And, looking from the casement, saw below
A wretched woman, with grey hair a-flow,
And withered hands held up to him, who cried
For alms as one who might not be denied.
She cried, "For the dear love of Him who gave
His life for ours, my child from bondage save,—'

My beautiful, brave first-born, chained with slaves
In the Moor's galley, where the sun-smit waves
Lap the white walls of Tunis!"-"What I can
I give," Tritemius said: "my prayers."-"O man
Of God!" she cried, for grief had made her bold,
"Mock me not thus; I ask not prayers, but gold.
Words will not serve me, alms alone suffice;
Even while I speak perchance my first-born dies."

"Woman!" Tritemius answered, "from our door
None go unfed; hence are we always poor :
A single soldo is our only store.

Thou hast our prayers;-what can we give thee more?"

"Give me," she said, "the silver candlesticks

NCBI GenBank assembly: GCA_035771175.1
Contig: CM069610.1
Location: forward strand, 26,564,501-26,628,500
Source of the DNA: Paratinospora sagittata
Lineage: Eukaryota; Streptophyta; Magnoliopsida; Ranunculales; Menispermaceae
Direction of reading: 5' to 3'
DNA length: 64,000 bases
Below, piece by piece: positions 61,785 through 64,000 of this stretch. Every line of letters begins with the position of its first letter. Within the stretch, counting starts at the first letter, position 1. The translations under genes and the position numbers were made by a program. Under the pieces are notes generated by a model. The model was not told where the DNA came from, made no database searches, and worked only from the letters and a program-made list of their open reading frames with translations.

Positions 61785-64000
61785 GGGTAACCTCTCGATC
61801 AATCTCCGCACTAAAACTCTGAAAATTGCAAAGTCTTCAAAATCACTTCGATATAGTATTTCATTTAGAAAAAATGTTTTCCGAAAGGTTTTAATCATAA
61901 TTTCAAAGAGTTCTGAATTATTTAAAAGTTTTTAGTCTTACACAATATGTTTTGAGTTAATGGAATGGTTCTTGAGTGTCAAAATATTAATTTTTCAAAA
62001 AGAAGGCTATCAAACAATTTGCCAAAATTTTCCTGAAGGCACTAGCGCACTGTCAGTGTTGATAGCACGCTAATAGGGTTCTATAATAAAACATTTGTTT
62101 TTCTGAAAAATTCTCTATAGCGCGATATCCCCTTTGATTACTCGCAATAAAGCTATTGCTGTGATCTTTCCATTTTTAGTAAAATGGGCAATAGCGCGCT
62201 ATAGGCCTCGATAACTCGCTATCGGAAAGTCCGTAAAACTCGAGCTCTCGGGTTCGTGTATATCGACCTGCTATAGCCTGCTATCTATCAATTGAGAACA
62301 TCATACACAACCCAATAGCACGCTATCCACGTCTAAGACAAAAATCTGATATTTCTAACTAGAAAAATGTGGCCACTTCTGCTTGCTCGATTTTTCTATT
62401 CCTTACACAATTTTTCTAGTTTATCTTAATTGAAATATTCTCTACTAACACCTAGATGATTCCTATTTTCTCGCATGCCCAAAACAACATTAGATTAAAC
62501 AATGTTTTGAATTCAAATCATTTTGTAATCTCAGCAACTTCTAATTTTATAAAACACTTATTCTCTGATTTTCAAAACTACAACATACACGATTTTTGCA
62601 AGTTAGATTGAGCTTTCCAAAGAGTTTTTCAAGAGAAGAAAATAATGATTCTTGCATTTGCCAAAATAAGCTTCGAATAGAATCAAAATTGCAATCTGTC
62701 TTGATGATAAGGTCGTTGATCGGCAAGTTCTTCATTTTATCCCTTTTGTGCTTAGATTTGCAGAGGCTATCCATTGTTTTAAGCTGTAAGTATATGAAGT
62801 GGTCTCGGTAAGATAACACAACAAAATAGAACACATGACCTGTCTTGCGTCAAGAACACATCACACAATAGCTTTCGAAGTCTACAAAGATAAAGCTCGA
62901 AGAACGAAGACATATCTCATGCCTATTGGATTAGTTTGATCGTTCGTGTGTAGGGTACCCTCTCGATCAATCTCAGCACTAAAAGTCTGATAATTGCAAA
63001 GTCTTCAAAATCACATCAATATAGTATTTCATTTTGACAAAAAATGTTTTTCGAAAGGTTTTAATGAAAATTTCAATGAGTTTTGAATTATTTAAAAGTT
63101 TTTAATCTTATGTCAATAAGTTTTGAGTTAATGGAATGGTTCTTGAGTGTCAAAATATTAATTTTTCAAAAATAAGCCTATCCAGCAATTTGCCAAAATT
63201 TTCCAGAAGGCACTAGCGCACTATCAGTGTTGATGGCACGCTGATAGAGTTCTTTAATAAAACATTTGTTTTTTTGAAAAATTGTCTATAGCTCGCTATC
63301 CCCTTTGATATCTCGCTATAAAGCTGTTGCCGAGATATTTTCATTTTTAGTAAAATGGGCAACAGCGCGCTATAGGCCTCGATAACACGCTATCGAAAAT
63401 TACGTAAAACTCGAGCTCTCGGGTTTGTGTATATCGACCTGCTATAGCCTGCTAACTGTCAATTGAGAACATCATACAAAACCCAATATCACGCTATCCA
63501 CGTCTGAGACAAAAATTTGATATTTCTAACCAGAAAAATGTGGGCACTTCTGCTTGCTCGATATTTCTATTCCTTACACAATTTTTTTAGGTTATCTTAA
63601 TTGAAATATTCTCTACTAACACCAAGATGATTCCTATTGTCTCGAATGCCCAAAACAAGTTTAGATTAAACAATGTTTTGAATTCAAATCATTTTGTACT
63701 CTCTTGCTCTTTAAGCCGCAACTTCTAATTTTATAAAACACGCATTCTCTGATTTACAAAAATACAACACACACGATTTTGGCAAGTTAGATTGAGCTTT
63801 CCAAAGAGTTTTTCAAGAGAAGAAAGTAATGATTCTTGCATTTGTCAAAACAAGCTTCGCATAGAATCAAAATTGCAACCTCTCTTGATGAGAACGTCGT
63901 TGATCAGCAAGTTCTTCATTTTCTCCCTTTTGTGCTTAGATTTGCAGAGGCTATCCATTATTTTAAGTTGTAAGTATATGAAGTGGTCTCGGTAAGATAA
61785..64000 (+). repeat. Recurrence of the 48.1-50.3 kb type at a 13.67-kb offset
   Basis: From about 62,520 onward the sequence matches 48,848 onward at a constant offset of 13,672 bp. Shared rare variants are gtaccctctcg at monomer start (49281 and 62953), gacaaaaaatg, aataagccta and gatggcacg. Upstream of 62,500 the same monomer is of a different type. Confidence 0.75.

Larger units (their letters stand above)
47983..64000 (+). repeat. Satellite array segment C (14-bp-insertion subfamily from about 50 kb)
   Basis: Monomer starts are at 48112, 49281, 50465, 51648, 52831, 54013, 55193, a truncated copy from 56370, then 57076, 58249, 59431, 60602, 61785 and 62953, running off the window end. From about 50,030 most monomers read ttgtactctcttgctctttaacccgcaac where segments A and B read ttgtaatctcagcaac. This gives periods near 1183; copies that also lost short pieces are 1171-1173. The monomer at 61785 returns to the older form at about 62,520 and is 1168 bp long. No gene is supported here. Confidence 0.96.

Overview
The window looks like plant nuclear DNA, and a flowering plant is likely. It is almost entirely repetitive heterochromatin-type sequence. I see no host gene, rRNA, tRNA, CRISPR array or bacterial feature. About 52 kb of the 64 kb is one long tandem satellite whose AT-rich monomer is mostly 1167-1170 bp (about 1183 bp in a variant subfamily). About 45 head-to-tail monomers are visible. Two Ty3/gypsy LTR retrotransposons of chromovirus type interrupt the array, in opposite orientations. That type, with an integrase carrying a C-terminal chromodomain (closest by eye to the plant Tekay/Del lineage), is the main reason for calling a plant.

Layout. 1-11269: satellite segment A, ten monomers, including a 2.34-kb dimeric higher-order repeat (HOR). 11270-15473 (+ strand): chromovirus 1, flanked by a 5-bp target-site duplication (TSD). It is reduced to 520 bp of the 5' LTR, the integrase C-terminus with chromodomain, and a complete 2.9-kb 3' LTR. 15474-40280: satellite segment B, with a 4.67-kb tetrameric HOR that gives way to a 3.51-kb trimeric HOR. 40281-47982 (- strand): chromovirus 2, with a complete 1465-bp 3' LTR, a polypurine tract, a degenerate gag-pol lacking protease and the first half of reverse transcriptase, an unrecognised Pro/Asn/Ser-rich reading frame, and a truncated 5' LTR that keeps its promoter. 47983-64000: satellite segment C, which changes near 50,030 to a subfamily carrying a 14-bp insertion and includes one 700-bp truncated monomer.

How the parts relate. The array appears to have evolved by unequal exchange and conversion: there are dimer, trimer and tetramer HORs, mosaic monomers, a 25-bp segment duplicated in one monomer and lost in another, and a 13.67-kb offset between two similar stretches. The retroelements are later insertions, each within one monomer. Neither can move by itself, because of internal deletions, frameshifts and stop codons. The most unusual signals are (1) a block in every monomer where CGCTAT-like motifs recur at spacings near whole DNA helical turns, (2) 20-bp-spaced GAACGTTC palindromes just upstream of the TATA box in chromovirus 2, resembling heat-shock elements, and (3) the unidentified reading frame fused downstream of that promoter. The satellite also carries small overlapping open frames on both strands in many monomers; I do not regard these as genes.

On either side of the great crucifix.

God well may spare them on his errands sped,
Or He can give you golden ones instead."

Then spake Tritemius, "Even as thy word,
Woman, so be it! (Our most gracious Lord,
Who loveth mercy more than sacrifice,
Pardon me if a human soul I prize
Above the gifts upon his altar piled!)
Take what thou askest, and redeem thy child."

But his hand trembled as the holy alms
He placed within the beggar's eager palms;
And, as she vanished down the linden shade,
He bowed his head and for forgiveness prayed.

So the day passed, and when the twilight came
He woke to find the chapel all aflame,
And, dumb with grateful wonder, to behold
Upon the altar candlesticks of gold!

ABRAHAM DAVENPORT.

IN the old days (a custom laid aside

With breeches and cocked hats) the people sent
Their wisest men to make the public laws.

And so, from a brown homestead, where the Sound
Drinks the small tribute of the Mianas,

Waved over by the woods of Rippowams,
And hallowed by pure lives and tranquil deaths,
Stamford sent up to the councils of the State
Wisdom and grace in Abraham Davenport.

'Twas on a May-day of the far old year
Seventeen hundred eighty that there fell
Over the bloom and sweet life of the Spring,
Over the fresh earth and the heaven of noon,
A horror of great darkness, like the night
In day of which the Norland sagas tell,-

The Twilight of the Gods. The low-hung sky
Was black with ominous clouds, save where its rim
Was fringed with a dull glow, like that which climbs